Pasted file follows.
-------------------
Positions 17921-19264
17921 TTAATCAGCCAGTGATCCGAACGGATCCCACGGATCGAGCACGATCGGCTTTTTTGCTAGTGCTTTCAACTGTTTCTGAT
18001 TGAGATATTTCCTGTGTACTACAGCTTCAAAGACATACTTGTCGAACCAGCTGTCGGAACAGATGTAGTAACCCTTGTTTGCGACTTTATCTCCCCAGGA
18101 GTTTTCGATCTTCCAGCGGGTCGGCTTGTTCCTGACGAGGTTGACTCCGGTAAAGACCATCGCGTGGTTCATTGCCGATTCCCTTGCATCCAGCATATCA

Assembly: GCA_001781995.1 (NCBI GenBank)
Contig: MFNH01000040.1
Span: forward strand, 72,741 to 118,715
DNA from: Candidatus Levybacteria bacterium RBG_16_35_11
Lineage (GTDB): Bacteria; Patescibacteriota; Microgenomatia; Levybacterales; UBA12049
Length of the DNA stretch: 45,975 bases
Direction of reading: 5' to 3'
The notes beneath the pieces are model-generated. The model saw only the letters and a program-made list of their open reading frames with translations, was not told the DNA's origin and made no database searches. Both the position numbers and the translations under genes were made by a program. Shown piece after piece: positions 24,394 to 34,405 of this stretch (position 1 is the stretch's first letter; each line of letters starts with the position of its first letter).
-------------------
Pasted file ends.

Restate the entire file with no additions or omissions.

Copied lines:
Positions 17921-19264
17921 TTAATCAGCCAGTGATCCGAACGGATCCCACGGATCGAGCACGATCGGCTTTTTTGCTAGTGCTTTCAACTGTTTCTGAT
18001 TGAGATATTTCCTGTGTACTACAGCTTCAAAGACATACTTGTCGAACCAGCTGTCGGAACAGATGTAGTAACCCTTGTTTGCGACTTTATCTCCCCAGGA
18101 GTTTTCGATCTTCCAGCGGGTCGGCTTGTTCCTGACGAGGTTGACTCCGGTAAAGACCATCGCGTGGTTCATTGCCGATTCCCTTGCATCCAGCATATCA

Assembly: GCA_001781995.1 (NCBI GenBank)
Contig: MFNH01000040.1
Span: forward strand, 72,741 to 118,715
DNA from: Candidatus Levybacteria bacterium RBG_16_35_11
Lineage (GTDB): Bacteria; Patescibacteriota; Microgenomatia; Levybacterales; UBA12049
Length of the DNA stretch: 45,975 bases
Direction of reading: 5' to 3'
The notes beneath the pieces are model-generated. The model saw only the letters and a program-made list of their open reading frames with translations, was not told the DNA's origin and made no database searches. Both the position numbers and the translations under genes were made by a program. Shown piece after piece: positions 24,394 to 34,405 of this stretch (position 1 is the stretch's first letter; each line of letters starts with the position of its first letter).